I'm writing a class for Matrix arithmetic, and one feature I'm implementing is that you can "slice" a matrix and get another matrix back, but done such that the returned matrix references the parent's memory. This is very useful if you want to things like get a subsection of a matrix or add a vector to a column or things like that.
However, I wanted to implement it so that if the returned matrix is assigned or copied, the aliasing is broken and the memory is copied, so that you can't easily pass an aliased matrix around forever.
In playing with this, I have something like this:
matrix B = A.slice(1,1);
A.slice(1,1) returns a sub-matrix of A (offset 1 row and 1 column). I implemented the = operator to break the aliasing, but to my chagrine, it isn't called when doing this, even with -O0 on. Similarly:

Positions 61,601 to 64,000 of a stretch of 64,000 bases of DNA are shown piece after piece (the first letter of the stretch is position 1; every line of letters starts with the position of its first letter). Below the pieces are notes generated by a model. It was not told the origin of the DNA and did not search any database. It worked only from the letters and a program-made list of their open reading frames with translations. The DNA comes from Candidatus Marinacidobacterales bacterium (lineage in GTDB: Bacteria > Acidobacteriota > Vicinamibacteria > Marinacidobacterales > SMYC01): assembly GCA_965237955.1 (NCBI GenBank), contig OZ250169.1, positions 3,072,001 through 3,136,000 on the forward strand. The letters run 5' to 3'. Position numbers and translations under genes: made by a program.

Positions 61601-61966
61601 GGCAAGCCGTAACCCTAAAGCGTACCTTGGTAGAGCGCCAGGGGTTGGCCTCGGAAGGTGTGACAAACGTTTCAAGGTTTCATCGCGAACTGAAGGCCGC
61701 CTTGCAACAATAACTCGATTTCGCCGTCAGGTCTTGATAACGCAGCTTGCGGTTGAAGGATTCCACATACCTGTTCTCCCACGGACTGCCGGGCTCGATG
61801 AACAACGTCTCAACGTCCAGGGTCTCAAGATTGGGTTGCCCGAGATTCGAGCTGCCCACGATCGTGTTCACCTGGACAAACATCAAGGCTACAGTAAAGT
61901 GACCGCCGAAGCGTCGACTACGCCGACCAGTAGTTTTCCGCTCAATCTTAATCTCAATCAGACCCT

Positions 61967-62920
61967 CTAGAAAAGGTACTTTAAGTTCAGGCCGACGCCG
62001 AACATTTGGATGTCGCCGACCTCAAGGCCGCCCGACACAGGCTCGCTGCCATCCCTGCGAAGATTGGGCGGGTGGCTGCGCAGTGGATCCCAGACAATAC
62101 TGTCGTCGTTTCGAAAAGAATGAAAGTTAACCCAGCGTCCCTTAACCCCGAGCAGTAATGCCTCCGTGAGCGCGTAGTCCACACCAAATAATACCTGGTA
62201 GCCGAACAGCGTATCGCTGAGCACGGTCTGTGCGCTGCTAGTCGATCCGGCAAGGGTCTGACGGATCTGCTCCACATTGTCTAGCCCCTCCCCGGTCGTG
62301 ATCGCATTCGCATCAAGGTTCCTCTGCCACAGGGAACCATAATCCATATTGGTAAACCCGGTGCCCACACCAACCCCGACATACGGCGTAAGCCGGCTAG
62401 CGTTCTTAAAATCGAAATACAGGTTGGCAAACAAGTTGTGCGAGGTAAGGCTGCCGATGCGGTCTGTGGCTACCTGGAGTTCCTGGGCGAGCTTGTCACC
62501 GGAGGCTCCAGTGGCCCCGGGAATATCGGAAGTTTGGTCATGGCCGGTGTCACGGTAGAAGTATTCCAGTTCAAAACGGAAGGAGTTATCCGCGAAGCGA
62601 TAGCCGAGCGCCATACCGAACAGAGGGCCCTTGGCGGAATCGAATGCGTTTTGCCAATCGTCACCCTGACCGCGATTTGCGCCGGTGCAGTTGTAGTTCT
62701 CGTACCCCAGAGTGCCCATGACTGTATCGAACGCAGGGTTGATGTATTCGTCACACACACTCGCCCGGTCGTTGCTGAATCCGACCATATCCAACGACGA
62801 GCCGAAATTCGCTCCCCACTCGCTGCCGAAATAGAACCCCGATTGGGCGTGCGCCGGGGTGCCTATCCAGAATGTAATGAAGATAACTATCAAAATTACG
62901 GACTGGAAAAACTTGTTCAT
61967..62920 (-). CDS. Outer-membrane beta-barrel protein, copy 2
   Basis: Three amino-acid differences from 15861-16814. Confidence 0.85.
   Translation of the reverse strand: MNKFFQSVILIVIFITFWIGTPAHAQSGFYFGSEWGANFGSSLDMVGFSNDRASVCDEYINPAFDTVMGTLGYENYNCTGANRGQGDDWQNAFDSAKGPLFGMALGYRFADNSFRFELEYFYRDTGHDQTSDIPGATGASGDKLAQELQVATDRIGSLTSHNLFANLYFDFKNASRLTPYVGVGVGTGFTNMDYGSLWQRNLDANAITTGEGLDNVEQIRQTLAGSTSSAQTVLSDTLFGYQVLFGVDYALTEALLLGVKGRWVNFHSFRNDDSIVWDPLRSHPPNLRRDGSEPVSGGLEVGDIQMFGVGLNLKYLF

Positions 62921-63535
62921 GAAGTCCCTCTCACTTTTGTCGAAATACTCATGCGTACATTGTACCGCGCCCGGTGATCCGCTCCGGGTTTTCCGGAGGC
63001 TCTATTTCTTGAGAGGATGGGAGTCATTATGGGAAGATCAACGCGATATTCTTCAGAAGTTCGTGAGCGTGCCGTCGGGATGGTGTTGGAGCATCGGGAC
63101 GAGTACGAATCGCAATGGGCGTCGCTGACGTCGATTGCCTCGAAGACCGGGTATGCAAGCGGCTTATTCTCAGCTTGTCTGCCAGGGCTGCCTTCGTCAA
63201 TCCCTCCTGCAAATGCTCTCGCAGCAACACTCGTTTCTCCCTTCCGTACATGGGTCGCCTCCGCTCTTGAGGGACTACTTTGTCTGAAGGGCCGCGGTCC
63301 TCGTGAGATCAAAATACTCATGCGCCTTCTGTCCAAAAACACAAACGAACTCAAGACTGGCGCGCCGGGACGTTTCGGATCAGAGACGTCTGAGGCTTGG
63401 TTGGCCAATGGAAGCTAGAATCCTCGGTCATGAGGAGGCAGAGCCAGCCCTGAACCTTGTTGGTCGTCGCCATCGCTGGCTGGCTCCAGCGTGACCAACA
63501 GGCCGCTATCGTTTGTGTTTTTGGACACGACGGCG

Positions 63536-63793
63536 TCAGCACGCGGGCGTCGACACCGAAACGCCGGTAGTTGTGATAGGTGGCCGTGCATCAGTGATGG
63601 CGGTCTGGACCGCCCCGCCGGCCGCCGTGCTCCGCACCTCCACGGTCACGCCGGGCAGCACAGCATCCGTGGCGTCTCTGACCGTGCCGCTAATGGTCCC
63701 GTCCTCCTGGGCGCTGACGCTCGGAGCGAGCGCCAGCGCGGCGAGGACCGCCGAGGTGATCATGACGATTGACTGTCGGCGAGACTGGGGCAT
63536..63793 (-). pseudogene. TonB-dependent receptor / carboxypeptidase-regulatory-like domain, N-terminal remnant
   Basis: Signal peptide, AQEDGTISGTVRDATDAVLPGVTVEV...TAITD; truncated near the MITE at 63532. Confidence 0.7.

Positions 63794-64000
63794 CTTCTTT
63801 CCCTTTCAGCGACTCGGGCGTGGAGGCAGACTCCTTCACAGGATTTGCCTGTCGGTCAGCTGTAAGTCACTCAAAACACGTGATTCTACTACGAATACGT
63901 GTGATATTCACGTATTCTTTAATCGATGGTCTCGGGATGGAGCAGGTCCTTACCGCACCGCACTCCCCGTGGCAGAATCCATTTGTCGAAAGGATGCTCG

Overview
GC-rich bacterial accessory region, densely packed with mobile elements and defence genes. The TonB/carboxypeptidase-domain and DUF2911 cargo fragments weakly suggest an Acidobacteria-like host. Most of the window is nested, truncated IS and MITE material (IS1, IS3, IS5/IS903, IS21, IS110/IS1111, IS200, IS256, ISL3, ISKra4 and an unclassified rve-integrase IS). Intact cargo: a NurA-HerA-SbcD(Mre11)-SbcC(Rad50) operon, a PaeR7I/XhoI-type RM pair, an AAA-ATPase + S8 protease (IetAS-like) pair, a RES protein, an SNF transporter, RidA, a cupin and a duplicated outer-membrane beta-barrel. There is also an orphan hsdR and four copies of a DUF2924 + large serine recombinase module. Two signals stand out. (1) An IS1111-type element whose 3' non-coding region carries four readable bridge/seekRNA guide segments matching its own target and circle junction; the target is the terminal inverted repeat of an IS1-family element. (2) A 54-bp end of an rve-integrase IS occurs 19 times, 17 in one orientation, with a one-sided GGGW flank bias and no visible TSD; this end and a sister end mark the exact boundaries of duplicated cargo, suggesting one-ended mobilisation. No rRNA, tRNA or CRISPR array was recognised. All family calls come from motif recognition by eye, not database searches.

Doesn't call the copy constructor (also written to break aliasing). The only thing that works is:
matrix B; B = A.slice(1,1);
My question is, obviously since I'm initializing B directly from A in the first two examples, it's taking some sort of shortcut, while I explicitly create B first in the last example and then assign A.slice(1,1) to it.
Can someone provide me with some insight into what the rules are in cases like these for when copy constructors and assignment operators are called?